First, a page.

I was talking about it with my Sister the other day. Not Occupy, specifically but how, for such a young country (235 years old) we are an extremely backward and feudalistic society. Some “activists” (for lack of a better word) in my city held a funeral yesterday for the middle class and the American Dream. It is so hard to grasp that in a “free” country, where children are told they can be anything they want to be by people who either truly believe it or want to truly believe it, that there is such a stark contrast between the haves and the have-nots. In terms of financial stability, there is very little grey area (or whatever you get when you mix black and red… since those are the colors used to describe financial stability) in our free to be whatever I want to be country.
And if you happen to drag yourself into that grey area, it is so easy to slip back out again. Much easier than it was to get into it. But those on the other side, on the top side of the grey area, the 1%, they just keep pulling farther and farther ahead. The truth is, if you are born in the projects, you are going to have to work 1000% harder to get yourself anywhere farther than the suburbs, managing the Gap. Projects to Wall Street, Madison Ave, forget it. 1 in a billion shot.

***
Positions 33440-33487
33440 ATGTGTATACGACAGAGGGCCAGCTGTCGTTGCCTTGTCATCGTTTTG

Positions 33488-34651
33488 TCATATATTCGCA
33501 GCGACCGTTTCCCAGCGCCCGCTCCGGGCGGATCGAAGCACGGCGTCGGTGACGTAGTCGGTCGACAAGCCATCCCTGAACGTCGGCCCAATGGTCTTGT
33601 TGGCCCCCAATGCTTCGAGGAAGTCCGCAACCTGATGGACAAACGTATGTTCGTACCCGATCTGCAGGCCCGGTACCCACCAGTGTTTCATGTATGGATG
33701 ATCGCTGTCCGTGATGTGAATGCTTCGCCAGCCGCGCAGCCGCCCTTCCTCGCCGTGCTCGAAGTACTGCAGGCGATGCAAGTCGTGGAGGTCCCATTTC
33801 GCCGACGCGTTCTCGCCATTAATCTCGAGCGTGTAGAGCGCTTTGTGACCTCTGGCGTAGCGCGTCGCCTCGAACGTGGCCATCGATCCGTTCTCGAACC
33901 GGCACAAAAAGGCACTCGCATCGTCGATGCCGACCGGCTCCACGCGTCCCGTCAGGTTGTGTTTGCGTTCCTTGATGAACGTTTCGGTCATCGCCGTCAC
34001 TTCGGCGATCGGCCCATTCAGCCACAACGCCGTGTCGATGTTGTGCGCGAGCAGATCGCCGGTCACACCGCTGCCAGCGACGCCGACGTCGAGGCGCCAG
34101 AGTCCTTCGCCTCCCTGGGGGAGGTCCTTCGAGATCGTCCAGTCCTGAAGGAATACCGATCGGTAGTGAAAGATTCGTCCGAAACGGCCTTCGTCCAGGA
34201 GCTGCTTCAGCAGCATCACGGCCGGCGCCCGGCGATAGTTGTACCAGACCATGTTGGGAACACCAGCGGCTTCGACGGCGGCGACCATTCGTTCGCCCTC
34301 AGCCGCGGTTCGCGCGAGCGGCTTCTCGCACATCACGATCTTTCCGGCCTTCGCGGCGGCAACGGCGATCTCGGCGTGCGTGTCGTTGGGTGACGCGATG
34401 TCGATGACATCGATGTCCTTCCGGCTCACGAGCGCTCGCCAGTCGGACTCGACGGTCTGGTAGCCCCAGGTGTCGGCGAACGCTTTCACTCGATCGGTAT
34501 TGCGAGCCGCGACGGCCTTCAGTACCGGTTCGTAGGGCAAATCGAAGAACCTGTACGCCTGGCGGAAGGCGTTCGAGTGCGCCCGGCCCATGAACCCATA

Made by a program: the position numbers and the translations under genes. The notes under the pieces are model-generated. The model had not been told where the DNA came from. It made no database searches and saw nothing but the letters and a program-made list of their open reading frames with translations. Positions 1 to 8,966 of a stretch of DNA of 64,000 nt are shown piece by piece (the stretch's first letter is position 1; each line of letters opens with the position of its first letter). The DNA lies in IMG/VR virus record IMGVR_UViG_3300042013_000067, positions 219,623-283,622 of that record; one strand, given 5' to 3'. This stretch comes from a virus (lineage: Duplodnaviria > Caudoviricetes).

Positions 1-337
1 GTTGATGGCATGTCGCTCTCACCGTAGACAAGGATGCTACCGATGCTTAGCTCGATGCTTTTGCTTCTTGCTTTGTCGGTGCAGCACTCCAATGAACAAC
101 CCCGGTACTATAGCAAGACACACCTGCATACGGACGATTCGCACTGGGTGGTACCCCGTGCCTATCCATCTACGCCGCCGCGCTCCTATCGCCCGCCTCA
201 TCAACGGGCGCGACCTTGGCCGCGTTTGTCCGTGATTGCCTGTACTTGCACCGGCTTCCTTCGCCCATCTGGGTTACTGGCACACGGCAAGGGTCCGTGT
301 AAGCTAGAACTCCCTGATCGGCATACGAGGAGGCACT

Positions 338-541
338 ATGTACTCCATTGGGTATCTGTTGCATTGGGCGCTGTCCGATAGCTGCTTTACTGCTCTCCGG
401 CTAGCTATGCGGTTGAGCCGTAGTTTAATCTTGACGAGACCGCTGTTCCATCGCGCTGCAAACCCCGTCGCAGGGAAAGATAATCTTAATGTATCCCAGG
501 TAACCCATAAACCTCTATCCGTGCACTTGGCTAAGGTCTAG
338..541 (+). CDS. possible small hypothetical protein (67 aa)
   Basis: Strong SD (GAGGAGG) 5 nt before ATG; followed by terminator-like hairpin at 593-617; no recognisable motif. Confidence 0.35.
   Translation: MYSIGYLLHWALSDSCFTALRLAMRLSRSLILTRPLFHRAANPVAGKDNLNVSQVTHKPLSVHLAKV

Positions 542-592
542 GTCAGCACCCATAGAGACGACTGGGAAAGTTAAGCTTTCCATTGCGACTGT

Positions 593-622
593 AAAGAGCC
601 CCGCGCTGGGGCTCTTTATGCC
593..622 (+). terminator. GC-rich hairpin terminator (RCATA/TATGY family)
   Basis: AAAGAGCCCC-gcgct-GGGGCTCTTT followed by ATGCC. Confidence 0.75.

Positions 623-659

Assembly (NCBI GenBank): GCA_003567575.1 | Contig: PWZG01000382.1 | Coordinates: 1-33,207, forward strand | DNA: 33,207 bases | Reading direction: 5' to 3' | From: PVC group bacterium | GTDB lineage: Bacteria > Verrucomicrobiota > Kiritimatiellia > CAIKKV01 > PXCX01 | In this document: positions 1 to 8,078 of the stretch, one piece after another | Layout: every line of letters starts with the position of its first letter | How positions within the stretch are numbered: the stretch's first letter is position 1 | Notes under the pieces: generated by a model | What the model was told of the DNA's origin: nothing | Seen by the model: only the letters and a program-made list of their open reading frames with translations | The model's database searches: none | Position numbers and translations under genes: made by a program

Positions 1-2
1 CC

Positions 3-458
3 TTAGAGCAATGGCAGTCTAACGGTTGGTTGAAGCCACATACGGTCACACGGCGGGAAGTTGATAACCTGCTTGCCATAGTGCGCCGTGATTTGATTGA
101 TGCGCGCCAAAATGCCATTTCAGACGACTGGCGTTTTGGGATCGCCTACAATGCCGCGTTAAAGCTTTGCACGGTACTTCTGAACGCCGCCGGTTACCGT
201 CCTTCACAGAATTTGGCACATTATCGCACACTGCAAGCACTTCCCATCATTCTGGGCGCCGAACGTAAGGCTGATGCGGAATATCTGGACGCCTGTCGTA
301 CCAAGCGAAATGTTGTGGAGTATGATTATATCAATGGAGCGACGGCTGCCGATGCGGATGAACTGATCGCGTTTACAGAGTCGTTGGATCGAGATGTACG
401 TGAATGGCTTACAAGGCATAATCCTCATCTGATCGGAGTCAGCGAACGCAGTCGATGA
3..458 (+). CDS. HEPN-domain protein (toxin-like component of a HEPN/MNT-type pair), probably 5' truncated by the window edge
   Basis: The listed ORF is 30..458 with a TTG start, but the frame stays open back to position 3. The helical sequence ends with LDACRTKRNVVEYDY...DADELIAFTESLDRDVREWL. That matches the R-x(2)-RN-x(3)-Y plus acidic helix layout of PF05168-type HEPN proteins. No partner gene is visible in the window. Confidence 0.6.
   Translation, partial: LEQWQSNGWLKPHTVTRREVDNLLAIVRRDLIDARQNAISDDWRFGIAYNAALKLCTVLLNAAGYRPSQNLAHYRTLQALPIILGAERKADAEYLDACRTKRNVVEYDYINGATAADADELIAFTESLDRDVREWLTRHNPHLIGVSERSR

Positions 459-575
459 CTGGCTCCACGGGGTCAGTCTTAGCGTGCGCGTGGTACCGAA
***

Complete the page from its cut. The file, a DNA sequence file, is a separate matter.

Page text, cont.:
I’ve seen messages from people disavowing the Occupy movement, the 99%, saying that they don’t rely on anyone for anything, they’ve worked for everything they have and don’t blame the government for anything, they live within their means, don’t eat out, don’t have credit cards or student loans, and therefore this doesn’t apply to them. This makes me so angry. Because that’s not what this is about. At all. This is about corporate lobbyists buying votes. This is about the loopholes the wealthy have to shirk their accountability. And if you’re definition of “living within your means” includes not going out to dinner, ever, or not buying things you don’t “need”, then you ARE part of the 99% but you are the part of the 99% who allow that to be the definition of responsible.